Two weeks after Twitter CEO Dick Costolo said the company “sucks” at dealing with abuse and trolls on the platform, the microblogging service has issued an update on how it’s going about combating the problem.
In a post announcing the changes, Twitter’s Tina Bhatnagar said the support team focusing on handling abuse reports had recently been tripled in size, enabling the company to respond to issues in a more timely fashion.
Bhatnagar said improvements have also been made to how the Twitter team responds to reports of impersonation accounts, and that it’s increased its focus on so-called ‘bystander reports’ where someone that witnesses abuse on the platform – as opposed to the person who’s the subject of the abuse – brings banned behavior to the attention of Twitter.
A number of new enforcement actions are also being added for use against accounts that violate Twitter’s rules. Although these new actions won’t be noticed by Twitter users who play clean, they provide Twitter staff with new options for acting against accounts that cause trouble.
“These investments in tools and people allow us to handle more reports of abuse with greater efficiency,” Bhatnagar wrote in the post. “So while we review many more reports than ever before, we’ve been able to significantly reduce the average response time to a fraction of what it was, and we see this number continuing to drop.”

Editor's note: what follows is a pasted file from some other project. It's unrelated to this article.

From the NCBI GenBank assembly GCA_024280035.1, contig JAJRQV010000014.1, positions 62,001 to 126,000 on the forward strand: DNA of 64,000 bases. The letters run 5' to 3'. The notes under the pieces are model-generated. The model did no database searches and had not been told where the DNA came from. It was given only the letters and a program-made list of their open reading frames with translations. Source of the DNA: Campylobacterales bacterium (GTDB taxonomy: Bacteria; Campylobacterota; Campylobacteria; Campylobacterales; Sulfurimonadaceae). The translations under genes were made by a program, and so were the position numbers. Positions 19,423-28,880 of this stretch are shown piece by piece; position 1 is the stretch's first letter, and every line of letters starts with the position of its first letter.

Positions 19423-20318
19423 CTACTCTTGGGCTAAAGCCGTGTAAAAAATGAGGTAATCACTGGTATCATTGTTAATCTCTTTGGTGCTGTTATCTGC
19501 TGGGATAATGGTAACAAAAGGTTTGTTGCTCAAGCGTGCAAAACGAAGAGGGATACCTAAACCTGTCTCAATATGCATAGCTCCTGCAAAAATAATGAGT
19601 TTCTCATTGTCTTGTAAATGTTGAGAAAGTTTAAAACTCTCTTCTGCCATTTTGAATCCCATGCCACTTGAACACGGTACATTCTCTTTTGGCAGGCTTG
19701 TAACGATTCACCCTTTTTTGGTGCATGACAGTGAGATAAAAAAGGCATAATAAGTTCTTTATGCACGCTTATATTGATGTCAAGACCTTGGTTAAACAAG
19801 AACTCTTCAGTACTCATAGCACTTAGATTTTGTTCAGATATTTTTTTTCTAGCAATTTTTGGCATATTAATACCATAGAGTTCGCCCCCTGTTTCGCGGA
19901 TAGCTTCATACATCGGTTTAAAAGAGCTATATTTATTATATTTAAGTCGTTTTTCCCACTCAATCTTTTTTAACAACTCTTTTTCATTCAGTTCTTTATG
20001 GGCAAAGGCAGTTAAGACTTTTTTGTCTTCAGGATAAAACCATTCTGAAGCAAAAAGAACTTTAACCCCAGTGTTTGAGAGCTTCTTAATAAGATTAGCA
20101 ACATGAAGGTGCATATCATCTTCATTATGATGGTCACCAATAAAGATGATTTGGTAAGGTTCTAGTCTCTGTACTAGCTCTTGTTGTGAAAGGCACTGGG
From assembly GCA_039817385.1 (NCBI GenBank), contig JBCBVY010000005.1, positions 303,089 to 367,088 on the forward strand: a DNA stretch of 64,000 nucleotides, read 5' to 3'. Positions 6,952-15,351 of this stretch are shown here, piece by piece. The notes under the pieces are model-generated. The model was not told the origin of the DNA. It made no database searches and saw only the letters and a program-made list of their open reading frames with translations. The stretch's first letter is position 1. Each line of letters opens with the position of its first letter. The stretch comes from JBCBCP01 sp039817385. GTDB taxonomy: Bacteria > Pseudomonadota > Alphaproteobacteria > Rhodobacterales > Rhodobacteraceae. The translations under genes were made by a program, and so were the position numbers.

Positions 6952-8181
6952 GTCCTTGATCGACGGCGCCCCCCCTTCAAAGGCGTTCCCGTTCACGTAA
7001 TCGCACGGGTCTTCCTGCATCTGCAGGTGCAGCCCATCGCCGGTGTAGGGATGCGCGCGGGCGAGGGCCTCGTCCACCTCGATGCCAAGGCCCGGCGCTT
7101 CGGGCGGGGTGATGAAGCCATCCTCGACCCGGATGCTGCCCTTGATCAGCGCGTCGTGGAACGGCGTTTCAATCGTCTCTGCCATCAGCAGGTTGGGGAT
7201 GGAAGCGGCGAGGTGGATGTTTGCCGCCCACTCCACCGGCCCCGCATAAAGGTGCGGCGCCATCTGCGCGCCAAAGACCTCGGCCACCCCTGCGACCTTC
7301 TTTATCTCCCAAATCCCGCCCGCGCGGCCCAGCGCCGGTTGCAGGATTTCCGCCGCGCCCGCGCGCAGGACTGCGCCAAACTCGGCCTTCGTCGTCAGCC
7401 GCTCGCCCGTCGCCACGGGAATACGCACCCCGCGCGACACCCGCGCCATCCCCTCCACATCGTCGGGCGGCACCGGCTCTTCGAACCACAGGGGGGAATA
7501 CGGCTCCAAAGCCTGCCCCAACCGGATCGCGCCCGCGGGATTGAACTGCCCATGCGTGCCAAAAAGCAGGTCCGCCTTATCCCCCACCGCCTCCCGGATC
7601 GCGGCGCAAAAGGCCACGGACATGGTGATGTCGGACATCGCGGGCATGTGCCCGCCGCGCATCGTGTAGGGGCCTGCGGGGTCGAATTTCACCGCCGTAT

She added that these latest changes are part of a “long-term approach” aimed at better protecting those on the platform.
Twitter last beefed up its safety tools in December following complaints from some users that the company wasn’t doing enough to combat abuse.
The contents of an internal email sent to employees by Dick Costolo highlighted how the company is struggling to deal with the issue, with the boss admitting it “sucks at dealing with abuse and trolls on the platform and we’ve sucked at it for years.”
He went on, “It’s no secret and the rest of the world talks about it every day. We lose core user after core user by not addressing simple trolling issues that they face every day.”
Costolo promised to launch a more determined effort to push trolls off the service, or, at the least, to ensure that “when they issue their ridiculous attacks, nobody hears them.”
- Lawmaker calls for preservation of riot evidence as apps removed, users banned
- How to report someone on Discord
- Elon Musk advises people to ditch Facebook and use Signal
- Cortana vs. Siri vs. Google Assistant vs. Alexa
- Twitter tests Spaces, an audio-only chatroom